Ghanaians to enjoy the fruit of mining
Adnan Adams Mohammed
Government has affirmed its commitment to making mining more beneficial to the country.
It said this will be achieved by improving transparency and accountability in the exploitation of the natural resources and instituting policies that will continuously enhance the transformation of the mining sector into the catalyst for industrial transformation of the country as envisioned by the current government.
This was made known at a two-day virtual national dialogue on extractive governance organized by NRGI, in collaboration with the Africa Centre for Energy Policy (ACEP), the Ghana Extractive Industries Transparency Initiative (GHEITI) and the Public Interest and Accountability Committee (PIAC),
The Lands And Natural Resources ministry indicated that the commitment of the Government is to institute good policy measures to confront the challenges facing the sector through the formulation of various policies and laws for the sector some of which has been promulgated already.
“The need to formulate inclusive development-oriented policies, legislation and other aspects of a conducive environment for the sector, which will not only maximize the benefits derived from our resource extraction but stimulate broad-based growth beyond securing optimal rents (royalties, taxes, shares and other revenues) and also ensure equitable allocation of benefits spatially, across sectors as well as inter-generationally”, Ben Aryee read on behalf of the Minister For Lands And Natural Resources, Hon. Samuel Abu Jinapor, MP.
Currently, Government policies for the sector have been consolidated, with some key objectives outlined to ensure that mining contributes to sustainable and inclusive development.
These include: The amendment of the Minerals and Mining Act, 2006 (Act 703) to introduce deterrent sanctions for illegal small scale mining; Introducing regulations for tracking the use of earthmoving equipment like excavators in the mining sector; Passing Local Content Regulations; and Ongoing policy discussion for mining companies to devote part of their gold produced locally to support the development local refineries.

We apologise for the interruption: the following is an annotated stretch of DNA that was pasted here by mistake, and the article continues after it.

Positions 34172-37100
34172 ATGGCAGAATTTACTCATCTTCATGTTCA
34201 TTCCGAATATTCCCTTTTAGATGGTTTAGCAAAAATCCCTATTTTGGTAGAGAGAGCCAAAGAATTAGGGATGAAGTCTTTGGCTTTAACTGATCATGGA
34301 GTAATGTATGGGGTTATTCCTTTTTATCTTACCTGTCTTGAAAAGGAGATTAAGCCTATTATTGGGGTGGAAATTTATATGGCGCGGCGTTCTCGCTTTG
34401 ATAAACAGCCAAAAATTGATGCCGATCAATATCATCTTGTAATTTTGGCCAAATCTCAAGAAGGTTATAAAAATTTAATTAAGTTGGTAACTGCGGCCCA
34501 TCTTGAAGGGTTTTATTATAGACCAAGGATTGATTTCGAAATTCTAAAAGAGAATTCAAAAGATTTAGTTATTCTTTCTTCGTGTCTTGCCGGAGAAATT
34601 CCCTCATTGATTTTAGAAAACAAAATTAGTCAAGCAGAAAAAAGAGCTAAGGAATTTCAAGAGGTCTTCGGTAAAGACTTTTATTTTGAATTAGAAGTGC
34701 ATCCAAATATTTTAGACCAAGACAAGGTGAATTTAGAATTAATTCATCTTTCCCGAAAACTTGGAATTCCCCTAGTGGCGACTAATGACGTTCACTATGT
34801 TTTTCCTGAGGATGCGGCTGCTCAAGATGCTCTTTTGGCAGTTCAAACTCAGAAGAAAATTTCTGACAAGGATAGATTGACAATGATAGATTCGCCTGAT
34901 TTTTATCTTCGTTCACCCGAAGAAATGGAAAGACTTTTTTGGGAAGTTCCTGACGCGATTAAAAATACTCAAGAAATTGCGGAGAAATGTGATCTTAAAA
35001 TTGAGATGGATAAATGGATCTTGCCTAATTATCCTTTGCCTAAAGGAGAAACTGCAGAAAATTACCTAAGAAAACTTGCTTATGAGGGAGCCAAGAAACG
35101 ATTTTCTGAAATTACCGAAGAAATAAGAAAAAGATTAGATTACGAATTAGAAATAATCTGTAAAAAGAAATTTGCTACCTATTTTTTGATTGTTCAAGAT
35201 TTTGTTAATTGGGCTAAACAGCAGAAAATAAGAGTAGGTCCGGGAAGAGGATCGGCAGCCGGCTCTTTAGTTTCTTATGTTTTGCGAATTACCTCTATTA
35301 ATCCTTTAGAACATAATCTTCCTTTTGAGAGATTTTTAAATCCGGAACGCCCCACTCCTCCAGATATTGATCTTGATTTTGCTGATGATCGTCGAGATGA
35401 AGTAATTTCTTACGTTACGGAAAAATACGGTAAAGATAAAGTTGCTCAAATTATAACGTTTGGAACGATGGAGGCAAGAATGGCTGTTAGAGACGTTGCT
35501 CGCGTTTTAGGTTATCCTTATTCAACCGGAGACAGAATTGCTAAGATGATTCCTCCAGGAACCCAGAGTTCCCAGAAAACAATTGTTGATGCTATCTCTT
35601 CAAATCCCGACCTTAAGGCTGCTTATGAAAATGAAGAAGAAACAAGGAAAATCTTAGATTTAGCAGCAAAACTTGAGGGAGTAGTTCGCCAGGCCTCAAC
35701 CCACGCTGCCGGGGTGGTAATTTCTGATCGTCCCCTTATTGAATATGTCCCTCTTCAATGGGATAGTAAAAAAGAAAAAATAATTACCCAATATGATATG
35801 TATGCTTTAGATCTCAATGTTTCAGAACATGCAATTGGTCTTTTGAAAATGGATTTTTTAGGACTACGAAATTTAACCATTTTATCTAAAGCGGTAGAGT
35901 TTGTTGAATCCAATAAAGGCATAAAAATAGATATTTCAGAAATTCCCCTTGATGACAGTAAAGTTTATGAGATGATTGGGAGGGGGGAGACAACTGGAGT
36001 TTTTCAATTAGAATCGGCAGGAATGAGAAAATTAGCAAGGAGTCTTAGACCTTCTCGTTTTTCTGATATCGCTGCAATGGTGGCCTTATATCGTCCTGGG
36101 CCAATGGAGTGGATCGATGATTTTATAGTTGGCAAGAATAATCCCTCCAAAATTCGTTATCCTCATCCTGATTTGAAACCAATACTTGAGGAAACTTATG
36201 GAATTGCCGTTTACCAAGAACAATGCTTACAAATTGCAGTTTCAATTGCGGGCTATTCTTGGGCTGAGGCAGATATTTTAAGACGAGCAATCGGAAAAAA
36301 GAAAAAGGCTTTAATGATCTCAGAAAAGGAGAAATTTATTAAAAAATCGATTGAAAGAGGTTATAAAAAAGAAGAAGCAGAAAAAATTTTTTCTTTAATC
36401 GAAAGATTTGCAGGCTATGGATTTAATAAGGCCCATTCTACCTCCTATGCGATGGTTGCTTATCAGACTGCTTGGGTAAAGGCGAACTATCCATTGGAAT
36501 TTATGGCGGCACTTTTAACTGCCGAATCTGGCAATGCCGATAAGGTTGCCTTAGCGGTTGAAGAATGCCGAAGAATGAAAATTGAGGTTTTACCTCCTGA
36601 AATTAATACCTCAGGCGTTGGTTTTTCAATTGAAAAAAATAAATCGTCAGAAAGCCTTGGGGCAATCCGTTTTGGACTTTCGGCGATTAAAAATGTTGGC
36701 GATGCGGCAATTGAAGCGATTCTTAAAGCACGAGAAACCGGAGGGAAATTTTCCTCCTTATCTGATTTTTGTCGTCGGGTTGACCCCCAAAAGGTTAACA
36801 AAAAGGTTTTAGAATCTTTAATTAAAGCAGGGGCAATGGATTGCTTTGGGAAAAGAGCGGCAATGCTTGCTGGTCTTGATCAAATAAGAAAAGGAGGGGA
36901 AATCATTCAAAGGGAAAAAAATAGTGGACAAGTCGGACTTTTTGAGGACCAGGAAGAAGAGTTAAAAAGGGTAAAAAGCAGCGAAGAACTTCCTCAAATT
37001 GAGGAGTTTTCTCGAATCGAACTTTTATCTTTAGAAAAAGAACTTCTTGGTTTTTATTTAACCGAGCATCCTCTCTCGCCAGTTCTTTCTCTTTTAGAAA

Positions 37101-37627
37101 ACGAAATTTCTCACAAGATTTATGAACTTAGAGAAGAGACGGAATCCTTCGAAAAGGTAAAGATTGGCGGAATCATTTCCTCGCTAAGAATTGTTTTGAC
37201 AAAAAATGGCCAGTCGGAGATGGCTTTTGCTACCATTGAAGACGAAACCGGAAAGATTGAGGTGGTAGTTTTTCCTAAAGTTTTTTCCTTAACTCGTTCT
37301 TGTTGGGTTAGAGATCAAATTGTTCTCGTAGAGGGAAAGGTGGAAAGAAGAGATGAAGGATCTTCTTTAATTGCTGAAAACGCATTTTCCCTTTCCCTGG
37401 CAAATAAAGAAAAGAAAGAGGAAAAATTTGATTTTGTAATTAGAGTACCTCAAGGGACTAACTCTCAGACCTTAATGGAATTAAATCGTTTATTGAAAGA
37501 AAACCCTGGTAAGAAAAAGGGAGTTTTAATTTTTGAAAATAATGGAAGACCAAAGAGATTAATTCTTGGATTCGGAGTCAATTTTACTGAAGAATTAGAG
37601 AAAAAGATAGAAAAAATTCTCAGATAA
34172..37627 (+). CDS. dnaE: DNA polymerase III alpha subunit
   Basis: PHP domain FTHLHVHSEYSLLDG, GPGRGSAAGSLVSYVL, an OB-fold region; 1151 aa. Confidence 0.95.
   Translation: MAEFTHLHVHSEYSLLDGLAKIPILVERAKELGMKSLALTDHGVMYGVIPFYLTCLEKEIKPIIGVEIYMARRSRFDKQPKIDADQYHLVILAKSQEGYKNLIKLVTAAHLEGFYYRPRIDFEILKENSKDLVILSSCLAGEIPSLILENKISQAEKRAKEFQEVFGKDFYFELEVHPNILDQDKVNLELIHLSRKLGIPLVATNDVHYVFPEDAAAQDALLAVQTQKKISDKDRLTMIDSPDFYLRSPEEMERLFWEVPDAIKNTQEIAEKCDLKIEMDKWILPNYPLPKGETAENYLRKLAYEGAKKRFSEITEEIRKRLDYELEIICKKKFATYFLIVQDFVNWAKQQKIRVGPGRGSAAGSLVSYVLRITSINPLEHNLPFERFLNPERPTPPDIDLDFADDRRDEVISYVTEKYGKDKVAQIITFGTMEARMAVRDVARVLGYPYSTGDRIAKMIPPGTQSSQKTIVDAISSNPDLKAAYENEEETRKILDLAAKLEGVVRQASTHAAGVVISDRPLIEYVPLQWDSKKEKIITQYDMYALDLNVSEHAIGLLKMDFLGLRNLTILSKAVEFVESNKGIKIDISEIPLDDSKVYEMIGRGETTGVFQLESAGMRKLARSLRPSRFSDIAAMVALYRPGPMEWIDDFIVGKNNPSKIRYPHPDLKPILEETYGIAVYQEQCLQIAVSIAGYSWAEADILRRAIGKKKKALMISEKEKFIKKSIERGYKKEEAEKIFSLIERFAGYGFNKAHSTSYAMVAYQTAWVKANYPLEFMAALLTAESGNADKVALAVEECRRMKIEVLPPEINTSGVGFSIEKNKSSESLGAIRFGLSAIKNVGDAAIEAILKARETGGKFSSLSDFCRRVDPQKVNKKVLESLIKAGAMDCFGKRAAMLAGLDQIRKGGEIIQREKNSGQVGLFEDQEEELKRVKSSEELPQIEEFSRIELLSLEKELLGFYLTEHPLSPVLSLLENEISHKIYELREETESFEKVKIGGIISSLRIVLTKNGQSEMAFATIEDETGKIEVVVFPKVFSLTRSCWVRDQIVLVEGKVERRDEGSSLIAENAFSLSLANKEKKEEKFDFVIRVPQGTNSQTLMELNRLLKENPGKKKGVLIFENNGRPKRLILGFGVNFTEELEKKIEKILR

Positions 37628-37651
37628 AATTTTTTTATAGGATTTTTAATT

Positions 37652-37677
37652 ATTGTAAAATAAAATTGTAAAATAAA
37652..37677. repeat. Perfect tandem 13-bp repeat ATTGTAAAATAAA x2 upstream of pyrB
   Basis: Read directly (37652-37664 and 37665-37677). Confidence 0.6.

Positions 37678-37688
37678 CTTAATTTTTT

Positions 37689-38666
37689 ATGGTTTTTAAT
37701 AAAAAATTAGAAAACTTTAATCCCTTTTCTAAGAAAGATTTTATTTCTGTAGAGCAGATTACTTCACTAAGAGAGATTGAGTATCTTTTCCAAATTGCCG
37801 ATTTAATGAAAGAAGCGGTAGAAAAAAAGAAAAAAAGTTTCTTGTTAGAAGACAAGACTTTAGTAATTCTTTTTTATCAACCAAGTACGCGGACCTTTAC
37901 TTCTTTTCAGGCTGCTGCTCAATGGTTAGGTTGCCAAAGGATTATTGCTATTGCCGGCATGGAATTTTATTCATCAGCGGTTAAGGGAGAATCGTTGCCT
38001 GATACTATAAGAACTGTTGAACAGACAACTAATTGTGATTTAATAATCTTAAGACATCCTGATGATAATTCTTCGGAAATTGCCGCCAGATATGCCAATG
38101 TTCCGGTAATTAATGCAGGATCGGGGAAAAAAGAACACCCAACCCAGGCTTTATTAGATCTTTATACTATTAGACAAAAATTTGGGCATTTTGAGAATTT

Also among them are: a designated government assaying body to assay all gold export; the establishment of the Ghana Integrated Aluminum Development Corporation (GIADEC) and the Ghana Integrated Iron and Steel Development Corporation (GIISDEC) to promote and optimize value development along the whole supply chain of our bauxite and iron ore resources; and the Planned national dialogue on small scale mining.
The focus is geared to, among others: promote local content and local participation; Diversify the country’s minerals production base; ensure beneficiation and value addition of minerals mined; and optimise tax revenue generation and ensure transparent and equitable distribution of mineral wealth.
Others are: Promote and strengthen regulation of the small scale mining sector to provide livelihood opportunities for our locals; Improve the transparency of the rent and taxes regimes of the sector; use mining as a catalyst for industrial transformation; and generate adequate geo-scientific data to promote investment.
The overarching goals of these policies are to ensure that mining contributes to broad base growth and development of our people. Although a number of these policies have been implemented through the enactment of specific laws and regulations to enable their implementation, major challenges still face the sector in terms of how to adequately implement these policies effectively and enforce the various laws and regulations governing the sector.
“It is worthy of mention that as the sector evolves, Government has had to deal with evolving challenges and, therefore, needed to amend and improve upon our policies and laws.
The small scale sector illustrates this; where the past policy direction was to make the sector indigenous through creating viable jobs internally and halting smuggling of gold to neighbouring countries, among others. While the policy objective was positive, it limited the possibilities for resourcing the sub-sector to grow. Over time, therefore, Government has recognized the need to develop more comprehensive strategies and laws to accommodate evolving positive trends while dealing with the immerging challenges being faced by the artisanal small scale mining sector.”
“As polices and laws are implemented, gaps versus overlaps will be identified while there will be lessons of obsolescence versus opportunities for improvement. Policy implementers, while keeping a focus on their goals and objectives, would nonetheless need to keep an open mind to be able to accommodate the lessons and improve upon their setting and environment, and even sometime adjust the objectives. This clearly is sometimes a thin line to walk and needs cool heads.”